Nguyen explains his tiff at the Borgata payout station

Yesterday, Men Nguyen followed up on the invitation to respond to a recent PPN article: Borgata Record Keeping Prowess: Keeping Men “The Master” On His Toes. He stepped away from the cash games to talk. The Master approached me smiling from ear to ear. It was easy to appreciate his sense of relief, if not his self-righteousness that made no allowance for others’ doubting him.

Before chatting about persistent claims against him of of angle shooting over the course of his poker career and the particulars of the Foxwood story, I asked Nguyen to respond to a recent incident at the Borgata tournament payout station. Nguyen was the “Bubble Boy” at the end of Day 2, coming into the money in 28th place, but failing to snare a spot among the final 27 players slated to return to the tables the next day. The Master made his way to the cash-out desk. He tried to persuade cashiers that he had six buy-ins for Event 1, rather than just the two they had recorded. It was a gambit to avoid the requirement of signing a W-2G tax form which is waived for tournament winnings of less than $5,000.

Officials did not buy his story, as he did not produce the necessary receipts to support his buy-in count. Nguyen acknowledged to PPN that he had exaggerated the number of buy-ins, but he insisted his exaggeration was justified. He explained that his winnings at the Borgata, on this trip, had resulted in less than $5,000 – and therefore his tournament cash-out should be treated as under the reporting threshold. He shrugged his shoulders and laughed, like a kid who had been caught in an innocuous tall tale.

Nguyen talks about Foxwoods – again

Meanwhile, the Foxwoods incident, as rumored, has remained a never-ending topic of conversation among players that have questioned Nguyen’s scruples at the tables. Nguyen spoke about the Foxwood saga and more. He explained that for his excursion to the 1996 Foxwoods tournament with some of his “students,” he had brought along food and his own “stove,” to make full hot meals. While cooking during this particular stay, a fire broke out in his room. After investigating the fire and putting out the flames, security officers put Nguyen in handcuffs, briefly (this may have been witnessed by players who suspected him of cheating in the tournament). Nguyen says he was released after questioning and told that he was to leave the property at once.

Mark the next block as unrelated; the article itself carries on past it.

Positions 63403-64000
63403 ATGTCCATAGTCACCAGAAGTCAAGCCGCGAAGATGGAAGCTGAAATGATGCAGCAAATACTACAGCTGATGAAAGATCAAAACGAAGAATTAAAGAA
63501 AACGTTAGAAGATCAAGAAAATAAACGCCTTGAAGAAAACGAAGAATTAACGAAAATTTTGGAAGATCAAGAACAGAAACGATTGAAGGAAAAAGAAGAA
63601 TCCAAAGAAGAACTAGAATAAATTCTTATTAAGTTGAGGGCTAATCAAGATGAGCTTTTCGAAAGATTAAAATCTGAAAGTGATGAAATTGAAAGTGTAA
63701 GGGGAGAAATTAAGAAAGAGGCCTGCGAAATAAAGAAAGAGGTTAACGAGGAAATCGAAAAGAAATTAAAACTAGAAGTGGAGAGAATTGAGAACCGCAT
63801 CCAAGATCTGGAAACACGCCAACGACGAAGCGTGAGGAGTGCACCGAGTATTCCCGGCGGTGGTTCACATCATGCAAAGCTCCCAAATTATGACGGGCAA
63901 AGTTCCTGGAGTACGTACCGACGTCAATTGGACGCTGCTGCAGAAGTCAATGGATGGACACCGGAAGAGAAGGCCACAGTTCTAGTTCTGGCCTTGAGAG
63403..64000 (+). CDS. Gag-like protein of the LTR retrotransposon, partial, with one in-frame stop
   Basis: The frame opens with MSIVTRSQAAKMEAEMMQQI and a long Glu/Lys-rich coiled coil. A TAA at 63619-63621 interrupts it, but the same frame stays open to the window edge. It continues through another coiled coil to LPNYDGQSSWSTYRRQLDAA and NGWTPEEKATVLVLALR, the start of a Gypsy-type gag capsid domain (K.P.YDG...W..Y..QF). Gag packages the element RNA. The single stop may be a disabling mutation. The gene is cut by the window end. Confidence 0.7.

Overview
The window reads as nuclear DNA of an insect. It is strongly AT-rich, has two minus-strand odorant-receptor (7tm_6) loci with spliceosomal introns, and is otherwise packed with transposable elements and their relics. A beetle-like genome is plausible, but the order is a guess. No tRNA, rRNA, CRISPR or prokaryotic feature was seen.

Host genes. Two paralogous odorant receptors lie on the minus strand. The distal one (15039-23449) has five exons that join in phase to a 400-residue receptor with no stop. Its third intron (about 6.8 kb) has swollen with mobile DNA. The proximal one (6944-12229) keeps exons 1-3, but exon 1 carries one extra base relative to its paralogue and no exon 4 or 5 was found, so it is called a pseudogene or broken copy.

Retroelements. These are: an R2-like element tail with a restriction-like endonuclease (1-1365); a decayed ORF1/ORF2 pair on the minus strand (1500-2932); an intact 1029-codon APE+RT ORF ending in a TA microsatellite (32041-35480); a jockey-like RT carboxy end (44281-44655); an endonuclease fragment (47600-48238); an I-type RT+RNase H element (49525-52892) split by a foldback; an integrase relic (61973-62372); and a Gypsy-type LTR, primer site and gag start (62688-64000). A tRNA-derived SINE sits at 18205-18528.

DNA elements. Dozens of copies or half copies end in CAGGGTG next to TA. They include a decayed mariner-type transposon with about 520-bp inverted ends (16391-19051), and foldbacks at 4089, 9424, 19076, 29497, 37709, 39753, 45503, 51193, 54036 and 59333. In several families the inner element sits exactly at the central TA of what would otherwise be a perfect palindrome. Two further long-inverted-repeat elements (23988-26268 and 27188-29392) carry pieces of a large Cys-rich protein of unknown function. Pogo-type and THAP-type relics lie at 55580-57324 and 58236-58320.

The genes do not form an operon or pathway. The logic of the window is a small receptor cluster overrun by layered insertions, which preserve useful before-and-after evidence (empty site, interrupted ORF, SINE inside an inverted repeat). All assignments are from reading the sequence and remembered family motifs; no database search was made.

Initially, Nguyen says he faced a lifetime ban, but he he decided to appeal it. He denies, unequivocally, any allegation of cheating and specifically emphasizes that there was never any issue of tournament chips in his room at Foxwoods – ever. Casino security personnel confirmed Nguyen’s version of this story.

Nguyen is reinstated at Foxwoods

Nguyen returned to the Foxwoods poker room some four years later. He wrote a letter to the casino asking to be reinstated, in or around 2000. It was reviewed favorably by the casino. He received a formal letter advising him he could return and did so – with the promise that there would be no reprise of any form of cooking in his room. Foxwoods confirmed that Nguyen was never required to attend a “hearing” to secure his re-entry in the poker room.

The Foxwoods incident is not so mysterious

Nguyen claims that Card Player Magazine did an independent investigation of the Foxwoods matter, years ago, and reported his “innocence” of any charges of cheating in their tournament. Nguyen also said that former Foxwoods Director of Poker Operations, Kathleen Raymond who was in charge of the poker room (today, she is the super successful poker operations director at the Venetian in Las Vegas), knew the facts as he has reported them.

According to Nguyen several pros knew very well there was no real issue of tournament chips in his room. He noted that a popular pro and friend of his visited with him during the fire dust-up at Foxwoods. Nguyen said he hopes during the main event at the Borgata, this person and any others who knew better than to believe rumors of tournament chips in his room will finally come out of the woodwork, to speak up on his behalf. I listened to Nguyen’s story and agreed to print it, as told – except for the name of the player he referenced. The player was not reachable as of press time.